Macro Heart Shaped Leaf At Hitchcock Woods In Aiken, SC

I Heart Nature

 

Macro heart shaped leaf at Hitchcock Woods in Aiken, South Carolina
I Heart Nature

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Hitchcock Woods is an amazing resource to have right in our city, and I’ve written about it in previous blog posts.  That being said, I don’t usually hunt for subjects within it using my macro rig.  But, this particular morning I didn’t have any luck finding something to point my camera at on the grounds of the Aiken County Historical Museum so I decided to hike down some of the horse trails to see what I could find.

The leaf in my I Heart Nature piece immediately drew me in primarily due to its shape.  After all, the heart symbol is a universal ideograph that represents love, and, being a nature lover, I had a strong desire to capture a scene expressing that sentiment.  I also found the greens quite attractive.  In fact, one of my artistic goals was to find an angle that allowed me to fill the background with as much green as possible while avoiding the creation of darker brown areas where the dirt on the ground could be seen behind/under the leaves.  Additional aesthetic concerns were leaf placement (both angle and position in the frame) as well as depth of field control.  I put the leaf in the sensor on a diagonal so that it wouldn’t feel static or centered even though I gave the subject about the same amount of breathing room on either side and kept the distance from the top of the frame nearly equal to the space at the bottom.  I sought as much detail as I could get in and on the leaf’s surface, but I also wanted the background to quickly fade away.  When there is sufficient distance from the subject to the background, depth of field can be increased while maintaining good bokeh, but when objects in the background are close to the subject, you have to compromise.  In this case, I had to open the lens incrementally until I found the right amount for this composition (i.e., where I was getting as much detail as possible from the subject while simultaneously decreasing features of the background leaves).  This is another time where your camera’s depth of field preview really pays off because you can use it to dial in the setting while you observe the effect across your work.  Even though I reduced the depth of field, the high level of captured detail allows surface texture to be seen.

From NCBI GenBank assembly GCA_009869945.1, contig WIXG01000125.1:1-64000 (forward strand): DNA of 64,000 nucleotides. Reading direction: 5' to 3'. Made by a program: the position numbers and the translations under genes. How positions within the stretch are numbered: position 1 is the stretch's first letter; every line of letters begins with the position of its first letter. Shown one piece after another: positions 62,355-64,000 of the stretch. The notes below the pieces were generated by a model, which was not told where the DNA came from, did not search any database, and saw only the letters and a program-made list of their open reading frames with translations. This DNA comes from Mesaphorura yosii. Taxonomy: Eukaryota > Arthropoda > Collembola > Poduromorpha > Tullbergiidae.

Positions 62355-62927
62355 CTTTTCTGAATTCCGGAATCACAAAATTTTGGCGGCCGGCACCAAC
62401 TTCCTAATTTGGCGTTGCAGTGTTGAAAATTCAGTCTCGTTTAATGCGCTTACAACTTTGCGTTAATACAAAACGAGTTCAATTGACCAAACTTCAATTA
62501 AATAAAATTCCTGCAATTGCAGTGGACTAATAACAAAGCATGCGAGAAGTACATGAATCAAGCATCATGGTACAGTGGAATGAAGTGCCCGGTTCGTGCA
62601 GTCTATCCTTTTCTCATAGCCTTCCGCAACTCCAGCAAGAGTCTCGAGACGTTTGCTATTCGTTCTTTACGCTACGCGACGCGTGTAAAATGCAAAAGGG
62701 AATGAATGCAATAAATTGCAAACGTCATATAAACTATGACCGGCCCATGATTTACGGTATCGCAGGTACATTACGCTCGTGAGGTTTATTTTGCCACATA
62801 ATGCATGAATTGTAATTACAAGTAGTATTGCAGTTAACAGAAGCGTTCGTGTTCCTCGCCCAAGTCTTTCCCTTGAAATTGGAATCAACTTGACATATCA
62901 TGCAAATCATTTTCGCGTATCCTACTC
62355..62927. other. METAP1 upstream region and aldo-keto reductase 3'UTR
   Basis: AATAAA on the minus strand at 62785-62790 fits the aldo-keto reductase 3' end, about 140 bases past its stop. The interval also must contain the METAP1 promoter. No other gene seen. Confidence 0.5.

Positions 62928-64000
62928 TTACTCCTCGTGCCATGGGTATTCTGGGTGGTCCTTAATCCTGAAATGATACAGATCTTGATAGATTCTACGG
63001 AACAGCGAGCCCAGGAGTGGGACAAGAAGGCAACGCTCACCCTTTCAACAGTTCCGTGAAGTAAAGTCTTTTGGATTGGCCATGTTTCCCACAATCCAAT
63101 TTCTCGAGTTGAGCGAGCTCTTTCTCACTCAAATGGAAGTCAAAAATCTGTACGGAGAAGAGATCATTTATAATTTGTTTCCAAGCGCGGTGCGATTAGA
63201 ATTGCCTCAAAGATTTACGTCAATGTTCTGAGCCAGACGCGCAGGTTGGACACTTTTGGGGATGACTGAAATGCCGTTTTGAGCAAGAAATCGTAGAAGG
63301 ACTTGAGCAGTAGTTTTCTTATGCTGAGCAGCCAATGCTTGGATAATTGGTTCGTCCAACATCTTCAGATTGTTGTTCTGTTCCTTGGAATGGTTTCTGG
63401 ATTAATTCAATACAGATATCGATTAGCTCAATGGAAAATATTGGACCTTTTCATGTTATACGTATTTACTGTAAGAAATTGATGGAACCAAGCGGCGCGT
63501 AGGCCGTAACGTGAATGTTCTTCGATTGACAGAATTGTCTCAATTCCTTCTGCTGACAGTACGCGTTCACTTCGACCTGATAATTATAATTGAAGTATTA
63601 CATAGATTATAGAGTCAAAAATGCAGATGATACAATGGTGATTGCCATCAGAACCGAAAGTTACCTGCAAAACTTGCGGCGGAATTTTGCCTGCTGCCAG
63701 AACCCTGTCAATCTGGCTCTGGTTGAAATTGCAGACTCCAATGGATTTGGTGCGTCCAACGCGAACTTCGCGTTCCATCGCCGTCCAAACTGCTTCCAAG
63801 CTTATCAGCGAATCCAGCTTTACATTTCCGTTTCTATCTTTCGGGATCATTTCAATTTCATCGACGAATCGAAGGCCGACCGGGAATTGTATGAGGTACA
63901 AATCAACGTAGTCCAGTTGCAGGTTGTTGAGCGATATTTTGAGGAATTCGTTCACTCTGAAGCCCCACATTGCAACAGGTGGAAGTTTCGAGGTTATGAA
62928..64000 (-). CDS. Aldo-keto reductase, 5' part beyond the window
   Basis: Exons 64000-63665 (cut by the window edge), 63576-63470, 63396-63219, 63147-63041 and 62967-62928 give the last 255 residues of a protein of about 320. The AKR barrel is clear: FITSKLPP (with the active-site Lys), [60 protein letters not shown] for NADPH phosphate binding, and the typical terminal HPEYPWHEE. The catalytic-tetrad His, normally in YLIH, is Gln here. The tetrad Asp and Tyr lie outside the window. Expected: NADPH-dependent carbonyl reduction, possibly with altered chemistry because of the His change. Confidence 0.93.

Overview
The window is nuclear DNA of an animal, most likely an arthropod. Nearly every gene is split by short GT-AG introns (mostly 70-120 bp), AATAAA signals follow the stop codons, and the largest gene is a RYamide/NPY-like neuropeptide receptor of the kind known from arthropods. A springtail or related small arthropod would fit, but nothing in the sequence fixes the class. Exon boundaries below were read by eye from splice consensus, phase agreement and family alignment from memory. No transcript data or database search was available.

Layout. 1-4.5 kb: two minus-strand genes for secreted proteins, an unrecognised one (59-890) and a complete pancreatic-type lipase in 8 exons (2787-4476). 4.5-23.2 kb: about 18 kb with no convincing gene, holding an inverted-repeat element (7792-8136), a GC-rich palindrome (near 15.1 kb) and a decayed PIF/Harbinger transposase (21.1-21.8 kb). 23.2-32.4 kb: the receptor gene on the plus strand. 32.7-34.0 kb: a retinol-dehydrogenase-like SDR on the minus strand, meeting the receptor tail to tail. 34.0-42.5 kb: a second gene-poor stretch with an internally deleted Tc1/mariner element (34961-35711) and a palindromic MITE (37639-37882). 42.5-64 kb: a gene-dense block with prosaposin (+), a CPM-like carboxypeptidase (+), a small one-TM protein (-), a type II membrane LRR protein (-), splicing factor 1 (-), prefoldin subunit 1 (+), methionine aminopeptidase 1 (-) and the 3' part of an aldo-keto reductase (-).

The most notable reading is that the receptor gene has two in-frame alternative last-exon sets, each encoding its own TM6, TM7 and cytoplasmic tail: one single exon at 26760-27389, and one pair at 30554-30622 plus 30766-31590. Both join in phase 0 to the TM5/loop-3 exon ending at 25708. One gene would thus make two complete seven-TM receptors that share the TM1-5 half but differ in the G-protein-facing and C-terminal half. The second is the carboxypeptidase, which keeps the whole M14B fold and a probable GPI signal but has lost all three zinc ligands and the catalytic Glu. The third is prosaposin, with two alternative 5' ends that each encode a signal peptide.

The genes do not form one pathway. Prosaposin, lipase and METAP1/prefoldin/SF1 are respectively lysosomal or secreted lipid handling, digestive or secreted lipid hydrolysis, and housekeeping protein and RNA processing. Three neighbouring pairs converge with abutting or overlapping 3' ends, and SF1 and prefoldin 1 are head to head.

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Golden Light On Chalk Cliffs At Hitchcock Woods In Aiken, SC

Chalk Cliffs

Hitchcock Woods is a wonderful asset to have in our little town.  It is one of the largest urban forests in United States and is reportedly two or three times the size of New York City’s Central Park.  Since Aiken is primarily known for its association with horses (even the street signs have horse heads on them), you will most likely come across a rider or two while hiking on the 70 miles of trails that run through it.  Maps are available, and some of the trails will give you a good workout with their hills and loose sand.  I’ve hiked every trail and even have a couple of favorite routes.

The pieces from the Chalk Cliffs area were composed during one of those ‘right place at the right time’ outings.  This particular session resulted in an important learning opportunity where, as a photographer, you realize that your destiny with good light can be planned.  I had arrived as the sun was setting, but before the golden hour started.  I spent some time surveying potential locations and was elated when golden light began to fall on nearly everything in my viewfinder.

 

Sunset near Chalk Cliffs at Hitchcock Woods in Aiken, South Carolina
Hitchcock Sunset

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In the Hitchcock Sunset piece, I decided to showcase the magic light enveloping the horse trail and pumping up the oranges and yellows of the clay and sand.  I used the crack running through the protruding surface feature (left, foreground) as a leading line pointing towards the trail.  This also allowed me to pick up light beams coming across the scene from the foreground to the middleground as well as golden painted rocks with shadows from nearby trees.  Sharpness from the foreground to the background was achieved by using a fairly small f-stop.  Due only to illumination from the right light, the visual transformation was stunning, and I appreciated being able to witness it firsthand.

 

Sunset near Chalk Cliffs at Hitchcock Woods in Aiken, South Carolina
Golden Light Site

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For Golden Light Site, there was no spectacular light show in the middleground.  Since this was composed a few minutes later, the light was heading towards a more orange tone.  Which was perfect for this spot because it really brought out the orange and yellow hues in the rocks and dirt.  I used the tree in the foreground as an anchor and let the light and erosion channel create a path to the middleground.  A fairly small f-stop was used here as well, to maintain sharpness from the little foreground stones to the pine needles in the background.  I love the colors in this piece, and it is my favorite of the group.

 

Sunset on Chalk Cliffs at Hitchcock Woods in Aiken, South Carolina
Chalk Cliffs

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Chalk Cliffs is a straight ahead, frame-filling take.  It required a longer shutter speed to gather enough light to illuminate the darker areas of the cliffs.  Capturing the details on the face of the wall and the subtle patterns within the fallen dirt was an important, character forming, aesthetic choice.  The light painted highlights across the frame serve as visual icing on the cake.

 

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